Government’s Australian Prosecco investment welcomed

15 January, 2020 by Andy Young

Australian Grape and Wine Incorporated (AGWI) has welcomed the Australian Government’s $100,000 investment in funding to Monash University to clarify the legal basis for protecting geographical indications (GI) for wine in trade agreements.

The funding investment was announced by Minister for Education Dan Tehan, and will help to strengthen the evidence-base for decision making in relation to GIs.

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Minister Tehan said: “Our research into geographic indications for wine will ensure local wine makers aren’t disadvantaged by foreign producers making spurious claims for the exclusive use of wine names, such as Prosecco.

“Our Government is investing in partnerships between universities, industry and government to drive the commercialisation of research. We are encouraging greater collaboration between universities and businesses on research innovation and workforce preparation.”

Monash University has already undertaken work on Prosecco and the funding will support the University in delving deeper into the legalities of GI protection for wine.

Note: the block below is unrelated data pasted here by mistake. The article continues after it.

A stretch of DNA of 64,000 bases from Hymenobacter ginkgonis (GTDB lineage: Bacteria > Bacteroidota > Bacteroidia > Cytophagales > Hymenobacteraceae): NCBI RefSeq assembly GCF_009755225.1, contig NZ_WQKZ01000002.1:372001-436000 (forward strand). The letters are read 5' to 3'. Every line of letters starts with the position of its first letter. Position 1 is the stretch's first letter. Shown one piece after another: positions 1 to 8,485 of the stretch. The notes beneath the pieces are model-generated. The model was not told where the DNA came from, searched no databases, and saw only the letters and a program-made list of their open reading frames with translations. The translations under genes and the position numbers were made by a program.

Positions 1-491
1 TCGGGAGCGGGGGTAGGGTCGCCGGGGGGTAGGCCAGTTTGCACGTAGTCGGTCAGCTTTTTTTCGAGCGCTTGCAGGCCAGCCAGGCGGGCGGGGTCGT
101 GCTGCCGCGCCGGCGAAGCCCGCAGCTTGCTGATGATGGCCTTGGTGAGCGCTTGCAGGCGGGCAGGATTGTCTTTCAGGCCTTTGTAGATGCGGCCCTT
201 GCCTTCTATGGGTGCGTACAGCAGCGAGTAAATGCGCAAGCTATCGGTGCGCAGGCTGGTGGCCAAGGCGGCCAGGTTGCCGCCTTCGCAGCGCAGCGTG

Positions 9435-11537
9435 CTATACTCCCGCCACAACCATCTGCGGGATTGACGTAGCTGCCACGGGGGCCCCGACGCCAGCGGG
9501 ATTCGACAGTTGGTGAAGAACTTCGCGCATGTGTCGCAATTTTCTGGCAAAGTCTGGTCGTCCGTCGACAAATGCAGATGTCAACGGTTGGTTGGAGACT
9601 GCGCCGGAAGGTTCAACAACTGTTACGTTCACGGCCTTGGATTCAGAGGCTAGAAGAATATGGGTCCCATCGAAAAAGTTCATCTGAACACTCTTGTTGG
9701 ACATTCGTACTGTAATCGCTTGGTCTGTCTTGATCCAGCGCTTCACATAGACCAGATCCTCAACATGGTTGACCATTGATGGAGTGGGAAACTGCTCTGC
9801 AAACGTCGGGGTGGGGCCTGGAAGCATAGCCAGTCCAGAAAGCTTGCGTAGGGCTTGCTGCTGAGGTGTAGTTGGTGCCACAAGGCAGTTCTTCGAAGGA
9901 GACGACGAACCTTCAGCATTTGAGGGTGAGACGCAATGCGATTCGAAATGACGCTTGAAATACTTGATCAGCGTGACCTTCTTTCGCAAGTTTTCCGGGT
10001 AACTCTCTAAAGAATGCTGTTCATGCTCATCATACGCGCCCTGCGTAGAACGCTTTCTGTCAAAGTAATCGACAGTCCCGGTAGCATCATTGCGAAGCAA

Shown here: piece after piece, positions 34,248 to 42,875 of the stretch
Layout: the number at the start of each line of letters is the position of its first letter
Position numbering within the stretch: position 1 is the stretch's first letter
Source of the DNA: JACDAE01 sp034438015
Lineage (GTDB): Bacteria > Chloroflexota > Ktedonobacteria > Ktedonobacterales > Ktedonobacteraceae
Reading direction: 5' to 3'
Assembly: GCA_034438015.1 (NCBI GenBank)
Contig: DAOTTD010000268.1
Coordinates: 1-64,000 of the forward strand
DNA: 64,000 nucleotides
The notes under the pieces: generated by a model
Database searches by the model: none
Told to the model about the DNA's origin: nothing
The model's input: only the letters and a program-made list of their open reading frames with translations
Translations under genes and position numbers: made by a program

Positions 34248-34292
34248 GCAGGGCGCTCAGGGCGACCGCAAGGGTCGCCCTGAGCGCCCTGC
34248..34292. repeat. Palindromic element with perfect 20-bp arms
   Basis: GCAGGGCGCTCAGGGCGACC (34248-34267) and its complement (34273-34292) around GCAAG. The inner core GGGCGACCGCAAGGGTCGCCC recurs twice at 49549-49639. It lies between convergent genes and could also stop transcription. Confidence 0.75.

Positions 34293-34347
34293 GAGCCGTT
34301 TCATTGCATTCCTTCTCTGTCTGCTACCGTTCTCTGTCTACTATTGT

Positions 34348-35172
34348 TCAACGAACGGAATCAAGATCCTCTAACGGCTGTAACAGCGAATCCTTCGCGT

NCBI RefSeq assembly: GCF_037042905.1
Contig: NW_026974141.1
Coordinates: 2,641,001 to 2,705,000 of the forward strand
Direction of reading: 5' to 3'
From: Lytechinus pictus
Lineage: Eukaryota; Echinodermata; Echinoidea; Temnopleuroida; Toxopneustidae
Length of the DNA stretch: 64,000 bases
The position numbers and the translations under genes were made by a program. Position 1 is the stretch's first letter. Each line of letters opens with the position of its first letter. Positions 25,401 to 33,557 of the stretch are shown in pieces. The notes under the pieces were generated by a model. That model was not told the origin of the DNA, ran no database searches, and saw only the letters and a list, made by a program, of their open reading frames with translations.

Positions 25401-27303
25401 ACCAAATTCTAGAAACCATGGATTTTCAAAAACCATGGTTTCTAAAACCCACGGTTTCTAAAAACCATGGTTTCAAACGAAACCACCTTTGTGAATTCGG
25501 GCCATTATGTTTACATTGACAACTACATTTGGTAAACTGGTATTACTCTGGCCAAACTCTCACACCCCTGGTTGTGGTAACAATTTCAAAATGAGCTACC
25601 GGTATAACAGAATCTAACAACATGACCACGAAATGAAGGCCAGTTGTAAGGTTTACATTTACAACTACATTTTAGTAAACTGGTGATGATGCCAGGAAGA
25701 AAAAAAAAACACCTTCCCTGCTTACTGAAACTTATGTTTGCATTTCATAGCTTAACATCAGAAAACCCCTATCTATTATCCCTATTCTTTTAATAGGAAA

AGWI Chief Executive, Tony Battaglene, said: “This investment is important and timely, and we hope it will help ensure Australian producers can continue to use long-standing and internationally recognised grape variety names on their wines. It will enable Monash University to delve more deeply into the legalities of GI protection, and help establish rules and procedures that are evidence-based and transparent.

“Prosecco, like Chardonnay or Shiraz, is an internationally recognised grape variety. Australian Grape & Wine is working hard to ensure Australian wine businesses can continue to use it in the face of European objections.”

Battaglene continued “We hope this investment strengthens our argument that Australia’s grape and wine producers must be able to compete on a level playing field with other wine producing nations. Many businesses have made significant investments in Prosecco plantings, infrastructure and branding, and all are acutely aware of the European Union’s (EU) desire to stop them from using the name. Given this, and the widespread interest in GIs in the context of the proposed Australia – EU Free Trade Agreement, it is clear this research is in the national interest”.

“The Australian Government understands our position on Prosecco, its potential for future growth, and how important it is to regional communities across Australia. We have had great support so far from both the Minister for Trade Senator the Hon Simon Birmingham, and the Minister for Agriculture Senator the Hon Bridget McKenzie, and Minister Tehan’s announcement is a further demonstration of the Government’s support for the sector. We look forward to working with Monash University and the outcomes this research project will deliver.”